Bloomberg -- Hardly any Twitter debate on economics these days can avoid touching on Modern Monetary Theory -- even on central banks’ official channels.
In an hour-long question-and-answer session on Tuesday, European Central Bank chief economist Peter Praet tweeted his disapproval of one of the theory’s key tenets after being asked his views.
MMT’s headline argument is that countries issuing bonds in their own currencies don’t need to be so worried about overspending because they can always print money to pay off their debt. Advocates often see it as a framework of tools rather than a specific policy package, and point to years of low inflation in major advanced economies as evidence that they might be able to handle more spending than is generally assumed.
The euro area doesn’t fit neatly into the theory because there’s only one central bank conducting monetary policy for 19 fiscally sovereign countries.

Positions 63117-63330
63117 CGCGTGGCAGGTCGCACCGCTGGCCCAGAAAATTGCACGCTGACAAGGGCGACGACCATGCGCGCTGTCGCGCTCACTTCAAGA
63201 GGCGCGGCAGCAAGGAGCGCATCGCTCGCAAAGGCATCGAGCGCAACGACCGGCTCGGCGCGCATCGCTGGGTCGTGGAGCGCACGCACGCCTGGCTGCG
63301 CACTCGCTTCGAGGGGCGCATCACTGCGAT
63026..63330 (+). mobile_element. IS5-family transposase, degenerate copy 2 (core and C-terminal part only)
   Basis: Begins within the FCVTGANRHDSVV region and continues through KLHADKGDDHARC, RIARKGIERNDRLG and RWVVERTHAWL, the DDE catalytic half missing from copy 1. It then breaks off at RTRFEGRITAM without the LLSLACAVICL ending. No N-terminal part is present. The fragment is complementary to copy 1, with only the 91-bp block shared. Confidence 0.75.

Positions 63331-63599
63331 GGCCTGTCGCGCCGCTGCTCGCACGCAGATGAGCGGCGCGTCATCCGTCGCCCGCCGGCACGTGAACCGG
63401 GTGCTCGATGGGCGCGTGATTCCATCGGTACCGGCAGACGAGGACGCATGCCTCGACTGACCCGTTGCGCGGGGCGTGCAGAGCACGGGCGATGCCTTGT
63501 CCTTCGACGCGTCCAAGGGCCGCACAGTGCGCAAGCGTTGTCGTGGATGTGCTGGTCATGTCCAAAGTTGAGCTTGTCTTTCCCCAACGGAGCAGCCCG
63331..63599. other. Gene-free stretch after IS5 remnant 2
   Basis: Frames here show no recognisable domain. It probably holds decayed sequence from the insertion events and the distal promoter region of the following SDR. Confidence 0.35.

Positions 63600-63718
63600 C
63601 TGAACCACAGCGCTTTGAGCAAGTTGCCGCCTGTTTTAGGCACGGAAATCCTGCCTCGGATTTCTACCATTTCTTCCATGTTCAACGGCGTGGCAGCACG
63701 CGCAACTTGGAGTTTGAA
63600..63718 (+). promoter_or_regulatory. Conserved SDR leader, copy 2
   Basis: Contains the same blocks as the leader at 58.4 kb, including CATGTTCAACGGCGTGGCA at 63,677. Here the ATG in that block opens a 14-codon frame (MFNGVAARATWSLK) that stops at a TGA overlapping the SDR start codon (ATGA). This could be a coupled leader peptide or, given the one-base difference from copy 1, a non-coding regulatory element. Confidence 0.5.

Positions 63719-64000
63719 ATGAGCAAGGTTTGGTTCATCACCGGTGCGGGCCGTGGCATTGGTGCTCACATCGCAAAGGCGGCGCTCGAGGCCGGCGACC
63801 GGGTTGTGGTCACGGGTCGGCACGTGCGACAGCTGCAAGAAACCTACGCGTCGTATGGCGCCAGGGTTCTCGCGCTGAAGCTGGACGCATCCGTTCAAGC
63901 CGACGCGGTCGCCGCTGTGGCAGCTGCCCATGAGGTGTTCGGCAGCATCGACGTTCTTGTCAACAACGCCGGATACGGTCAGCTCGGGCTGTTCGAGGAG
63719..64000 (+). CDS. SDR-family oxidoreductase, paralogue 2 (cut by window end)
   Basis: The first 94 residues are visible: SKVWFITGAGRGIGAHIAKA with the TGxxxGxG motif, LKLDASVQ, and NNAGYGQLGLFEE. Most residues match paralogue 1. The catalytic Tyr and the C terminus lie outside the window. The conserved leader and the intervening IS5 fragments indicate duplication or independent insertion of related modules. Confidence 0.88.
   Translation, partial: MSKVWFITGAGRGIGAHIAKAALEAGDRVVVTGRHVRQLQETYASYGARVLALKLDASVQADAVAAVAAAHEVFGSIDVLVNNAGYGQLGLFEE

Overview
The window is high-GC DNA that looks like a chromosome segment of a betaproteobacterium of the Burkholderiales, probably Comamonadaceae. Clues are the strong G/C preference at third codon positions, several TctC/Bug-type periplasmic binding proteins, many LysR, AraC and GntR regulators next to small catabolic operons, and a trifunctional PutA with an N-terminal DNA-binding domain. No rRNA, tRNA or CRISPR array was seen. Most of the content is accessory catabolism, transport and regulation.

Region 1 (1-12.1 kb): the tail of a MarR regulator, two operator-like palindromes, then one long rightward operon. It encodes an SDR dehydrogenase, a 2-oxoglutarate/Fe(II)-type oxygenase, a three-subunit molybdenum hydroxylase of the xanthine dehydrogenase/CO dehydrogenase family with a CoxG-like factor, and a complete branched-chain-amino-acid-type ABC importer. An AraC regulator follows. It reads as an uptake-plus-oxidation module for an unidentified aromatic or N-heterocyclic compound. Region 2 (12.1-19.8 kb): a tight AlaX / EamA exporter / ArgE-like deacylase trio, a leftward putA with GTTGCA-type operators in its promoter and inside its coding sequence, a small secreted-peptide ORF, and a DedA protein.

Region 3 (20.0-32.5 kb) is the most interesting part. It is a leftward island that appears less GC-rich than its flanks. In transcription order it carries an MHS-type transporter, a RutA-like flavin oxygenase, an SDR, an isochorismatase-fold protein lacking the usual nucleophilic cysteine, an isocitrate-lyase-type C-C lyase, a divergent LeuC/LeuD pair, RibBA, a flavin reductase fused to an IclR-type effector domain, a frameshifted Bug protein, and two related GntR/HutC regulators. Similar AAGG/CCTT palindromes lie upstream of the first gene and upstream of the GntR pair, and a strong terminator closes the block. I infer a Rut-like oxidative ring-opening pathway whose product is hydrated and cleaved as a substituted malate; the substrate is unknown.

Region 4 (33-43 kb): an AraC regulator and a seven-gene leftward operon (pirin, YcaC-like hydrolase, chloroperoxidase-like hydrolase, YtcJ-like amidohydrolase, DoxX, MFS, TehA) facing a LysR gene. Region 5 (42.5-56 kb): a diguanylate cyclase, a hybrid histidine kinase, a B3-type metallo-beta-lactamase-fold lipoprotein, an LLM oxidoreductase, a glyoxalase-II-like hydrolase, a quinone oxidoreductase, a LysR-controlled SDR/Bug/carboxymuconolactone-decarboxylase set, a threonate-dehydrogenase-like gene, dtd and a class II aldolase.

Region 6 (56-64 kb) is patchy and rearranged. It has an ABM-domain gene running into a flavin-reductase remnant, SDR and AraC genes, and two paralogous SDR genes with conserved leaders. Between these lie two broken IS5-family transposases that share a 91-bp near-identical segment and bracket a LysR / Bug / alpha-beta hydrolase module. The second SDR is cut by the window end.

Wall Street titans and prominent economists have joined the debate about the idea’s shortcomings and merits. Jerome Powell, the chairman of the U.S. Federal Reserve, recently called the concept “just wrong.”
Praet’s remark garnered a response from prominent MMT enthusiast Stephanie Kelton, a professor of public policy and economics at Stony Brook University in New York, who advised Bernie Sanders during his 2016 presidential campaign.
The ECB chief economist also answered 31 other questions, ranging from his central bank’s negative-interest-rate policy to what he plans to do after he leaves the decision-making body at the end of May.